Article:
My first jump, I landed on my left foot on the big spruce but before I could bring up my right foot, another log bobbed out of the water and caught it between the two logs. I stuck my peavey into the log and pulled for all I was worth but I was stuck there as if I was in a bear trap. I caught a glimpse of those logs just leaping over the bank and knew my time had come -- and by God, mister, it would have come, right there and then, if pretty near a miracle hadn’t happened.
There was a riverman named Dan Bossy working up on that rollway. Dan was the best man on logs I ever saw in my life. I’ve seen him do things I’d never have believed if I hadn’t seen ‘em myself. Well, he seen what a fix I was in, and even before the logs came thundering down off the skids, he run out and jumped. So help me, he jumped fifteen feet straight down and landed on that log behind me and drove one end of it deep into the water. The other end snapped up past my head like a flash of light....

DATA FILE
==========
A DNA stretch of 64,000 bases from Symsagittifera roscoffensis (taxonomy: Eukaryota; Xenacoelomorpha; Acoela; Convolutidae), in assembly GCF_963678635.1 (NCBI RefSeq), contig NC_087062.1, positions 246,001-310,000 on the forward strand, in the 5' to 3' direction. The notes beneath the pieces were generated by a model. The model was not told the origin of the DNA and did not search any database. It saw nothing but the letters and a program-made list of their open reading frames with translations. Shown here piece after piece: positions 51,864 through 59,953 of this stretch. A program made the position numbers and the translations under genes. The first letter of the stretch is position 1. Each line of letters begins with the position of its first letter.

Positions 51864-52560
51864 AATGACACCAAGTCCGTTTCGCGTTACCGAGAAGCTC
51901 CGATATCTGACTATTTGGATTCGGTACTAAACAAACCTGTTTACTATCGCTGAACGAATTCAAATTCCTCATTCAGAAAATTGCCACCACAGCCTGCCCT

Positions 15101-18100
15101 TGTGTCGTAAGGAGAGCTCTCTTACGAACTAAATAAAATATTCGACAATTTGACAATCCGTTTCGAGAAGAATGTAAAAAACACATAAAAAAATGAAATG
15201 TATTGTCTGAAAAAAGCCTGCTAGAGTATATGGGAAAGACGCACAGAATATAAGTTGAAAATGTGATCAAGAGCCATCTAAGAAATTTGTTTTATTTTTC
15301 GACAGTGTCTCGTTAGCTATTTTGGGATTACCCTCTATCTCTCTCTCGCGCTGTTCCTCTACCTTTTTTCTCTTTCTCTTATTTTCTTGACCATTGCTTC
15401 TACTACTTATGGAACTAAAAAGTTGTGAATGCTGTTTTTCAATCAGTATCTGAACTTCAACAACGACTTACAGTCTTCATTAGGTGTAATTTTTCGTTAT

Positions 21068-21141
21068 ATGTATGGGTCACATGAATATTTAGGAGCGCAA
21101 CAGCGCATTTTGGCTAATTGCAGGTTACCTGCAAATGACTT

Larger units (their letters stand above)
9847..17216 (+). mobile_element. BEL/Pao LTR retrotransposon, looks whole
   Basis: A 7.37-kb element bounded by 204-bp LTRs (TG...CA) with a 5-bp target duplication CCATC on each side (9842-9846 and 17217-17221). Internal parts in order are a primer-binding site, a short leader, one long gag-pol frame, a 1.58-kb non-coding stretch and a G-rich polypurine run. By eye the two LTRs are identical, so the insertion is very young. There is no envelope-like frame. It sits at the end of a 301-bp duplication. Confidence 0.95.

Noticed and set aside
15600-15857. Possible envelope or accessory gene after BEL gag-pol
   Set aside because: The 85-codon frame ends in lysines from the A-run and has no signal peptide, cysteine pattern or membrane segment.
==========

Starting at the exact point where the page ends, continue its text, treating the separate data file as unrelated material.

My foot was free then and I sailed out of there on my other log as quick and easy as if I were on a feather-bed. And not one second later that rollway landed kerplunk where I had been standing and filled the river ten feet deep with logs. Bossy? He was right behind me, on that same big spruce.
For years, Pike carried these stories around with him in his head. “They were all just busting out of me,” he told me. In 1955, Dr. Pike wrote the stories down and put them together into a book. “At first, I sent the manuscript to Little, Brown.” He showed me the rejection letter which noted that the writing had “considerable flair” but that the book as a whole “lacked dramatic cohesion.” Undeterred, he took the manuscript up to St. Johnsbury, Vermont, to the Cowles Press, where he ordered a print run of 500 copies. When it came off the presses, brightly bound in red canvas, he loaded the books into the trunk of his car and drove north. “When I got to Colebrook, I saw a familiar-looking man crossing the street. I stopped the car. The man turned out to be the son of ‘Phonse Robey, the famous river driver.” Pike took a copy of the book out of the trunk and gave it to the young man, saying, “This book is about your father. I want you to have it.”